Metrorail operator accused of operating train under the influence

A Metrorail operator is accused of operating a train while under the influence and has been arrested.

The incident, as first reported by Greater Greater Washington, happened on Dec. 23, after a Blue Line train bypassed the Van Dorn Street Station. It came to a stop for more than 30 minutes and then let customers off at Franconia-Springfield Station.

Metro officials and emergency responders said they found the operator under the influence of alcohol, and he was arrested by Metro Transit Police on a charge of driving while intoxicated.

Just before 11 p.m. on Dec. 23, another train operator saw the stopped train on one of the tracks. The operator of the second train blew his horn approximately four times, but there was no response from the stopped train, a Metro Transit Police report said.

Police said the stopped train “appeared to be keyed up.”

Metro Transit Police, along with rail personnel, law enforcement and the fire department responded to get a rescue train. As they made their way, the stopped train started to move toward the Franconia-Springfield station. Officers were dispatched to intercept the train.

At the Franconia-Springfield Station, officers observed that the train operator, identified as Damon Keith Roberts Jr., “appeared to be under the influence,” the police report said.

The report also said that Roberts overshot the platform at Van Dorn Street Station by about two train car lengths; he stopped for four seconds without opening the doors, and he never serviced the station. He then proceeded to leave the station toward the Franconia-Springfield Station, and then stopped the train for an undetermined reason.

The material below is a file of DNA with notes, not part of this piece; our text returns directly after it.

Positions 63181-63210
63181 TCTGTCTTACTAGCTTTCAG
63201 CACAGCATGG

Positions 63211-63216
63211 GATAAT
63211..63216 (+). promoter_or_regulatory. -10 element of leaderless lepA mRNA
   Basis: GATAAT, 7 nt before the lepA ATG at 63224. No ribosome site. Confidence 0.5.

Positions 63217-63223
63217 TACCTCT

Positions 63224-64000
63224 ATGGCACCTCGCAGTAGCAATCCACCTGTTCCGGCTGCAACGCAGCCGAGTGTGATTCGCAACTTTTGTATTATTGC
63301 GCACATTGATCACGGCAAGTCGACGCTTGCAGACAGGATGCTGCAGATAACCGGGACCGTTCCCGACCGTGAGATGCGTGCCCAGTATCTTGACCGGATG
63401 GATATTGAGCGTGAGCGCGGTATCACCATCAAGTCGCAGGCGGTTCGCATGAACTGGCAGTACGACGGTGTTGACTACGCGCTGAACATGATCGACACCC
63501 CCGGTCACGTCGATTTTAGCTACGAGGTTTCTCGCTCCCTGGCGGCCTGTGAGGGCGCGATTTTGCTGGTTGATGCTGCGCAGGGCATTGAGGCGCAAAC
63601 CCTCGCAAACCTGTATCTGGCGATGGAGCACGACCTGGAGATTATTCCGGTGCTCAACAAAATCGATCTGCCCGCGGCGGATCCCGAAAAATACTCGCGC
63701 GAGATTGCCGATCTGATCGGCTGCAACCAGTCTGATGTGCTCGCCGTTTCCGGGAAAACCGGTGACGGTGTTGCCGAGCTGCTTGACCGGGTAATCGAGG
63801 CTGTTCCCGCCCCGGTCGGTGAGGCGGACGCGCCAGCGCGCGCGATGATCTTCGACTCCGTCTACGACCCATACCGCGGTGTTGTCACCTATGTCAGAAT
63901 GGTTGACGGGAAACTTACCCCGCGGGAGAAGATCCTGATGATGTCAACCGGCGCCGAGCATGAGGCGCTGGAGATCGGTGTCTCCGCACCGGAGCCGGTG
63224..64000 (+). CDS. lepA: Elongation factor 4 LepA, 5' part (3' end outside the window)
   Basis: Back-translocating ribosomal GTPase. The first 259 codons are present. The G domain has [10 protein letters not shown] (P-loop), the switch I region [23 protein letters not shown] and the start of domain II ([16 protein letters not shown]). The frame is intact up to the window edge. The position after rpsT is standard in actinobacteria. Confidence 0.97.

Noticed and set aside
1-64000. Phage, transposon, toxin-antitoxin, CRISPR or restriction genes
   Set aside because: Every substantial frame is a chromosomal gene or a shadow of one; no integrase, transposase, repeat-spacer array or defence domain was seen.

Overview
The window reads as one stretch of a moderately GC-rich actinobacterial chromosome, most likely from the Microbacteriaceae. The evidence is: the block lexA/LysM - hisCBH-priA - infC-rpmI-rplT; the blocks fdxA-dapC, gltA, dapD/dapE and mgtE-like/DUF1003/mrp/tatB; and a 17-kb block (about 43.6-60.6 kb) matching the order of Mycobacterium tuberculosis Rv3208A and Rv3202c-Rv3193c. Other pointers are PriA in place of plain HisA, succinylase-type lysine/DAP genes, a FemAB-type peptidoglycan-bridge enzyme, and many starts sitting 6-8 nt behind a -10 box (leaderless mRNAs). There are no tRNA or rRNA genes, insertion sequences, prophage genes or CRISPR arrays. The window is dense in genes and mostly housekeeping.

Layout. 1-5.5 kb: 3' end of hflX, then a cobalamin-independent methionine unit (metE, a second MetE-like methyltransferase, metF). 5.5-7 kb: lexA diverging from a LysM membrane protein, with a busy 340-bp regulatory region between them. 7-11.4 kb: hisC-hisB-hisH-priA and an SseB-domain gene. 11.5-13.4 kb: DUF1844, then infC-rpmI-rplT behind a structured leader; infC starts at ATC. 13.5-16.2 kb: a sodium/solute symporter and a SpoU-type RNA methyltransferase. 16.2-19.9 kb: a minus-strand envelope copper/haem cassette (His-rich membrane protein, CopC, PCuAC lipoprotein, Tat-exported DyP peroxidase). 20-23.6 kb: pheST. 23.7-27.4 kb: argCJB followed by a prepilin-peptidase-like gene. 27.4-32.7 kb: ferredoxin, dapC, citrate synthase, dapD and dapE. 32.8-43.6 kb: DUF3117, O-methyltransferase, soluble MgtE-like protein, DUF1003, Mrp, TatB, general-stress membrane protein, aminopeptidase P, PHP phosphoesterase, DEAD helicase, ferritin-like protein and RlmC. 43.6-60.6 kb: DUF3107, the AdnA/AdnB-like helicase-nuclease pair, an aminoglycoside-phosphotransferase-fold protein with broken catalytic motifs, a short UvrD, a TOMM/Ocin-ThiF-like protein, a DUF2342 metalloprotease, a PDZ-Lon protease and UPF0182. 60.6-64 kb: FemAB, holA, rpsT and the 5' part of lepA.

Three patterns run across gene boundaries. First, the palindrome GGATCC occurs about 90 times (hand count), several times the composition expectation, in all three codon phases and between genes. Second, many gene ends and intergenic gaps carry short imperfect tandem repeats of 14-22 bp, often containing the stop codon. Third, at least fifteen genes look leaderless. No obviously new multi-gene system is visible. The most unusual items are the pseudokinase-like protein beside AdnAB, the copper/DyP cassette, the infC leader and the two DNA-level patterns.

Roberts underwent a series of sobriety tests, after which he was arrested for suspicion of DWI.

Metro said that Roberts has been an employee since 2017 and has been an operator since 2019.

“He will not be allowed to return to work per Metro’s rules, which strictly enforce drug and alcohol policies. Metro performs random testing in accordance with FTA requirements and is in compliance with all FTA drug and alcohol regulations,” Metro spokesperson Sherri Ly said.

Metro said that the Washington Metrorail Safety Commission was notified and updated in real-time when it happened.

A Washington Metrorail Safety Commission spokesman said, “Metrorail reported the event outside of the required notification window, and later provided additional details that are now part of our ongoing investigative work.”

Washington Metrorail Safety Commission said it is reviewing what further action may be required. Metro said it continues to investigate the incident.

Abigail Constantino

Abigail Constantino started her journalism career writing for a local newspaper in Fairfax County, Virginia. She is a graduate of American University and The George Washington University.

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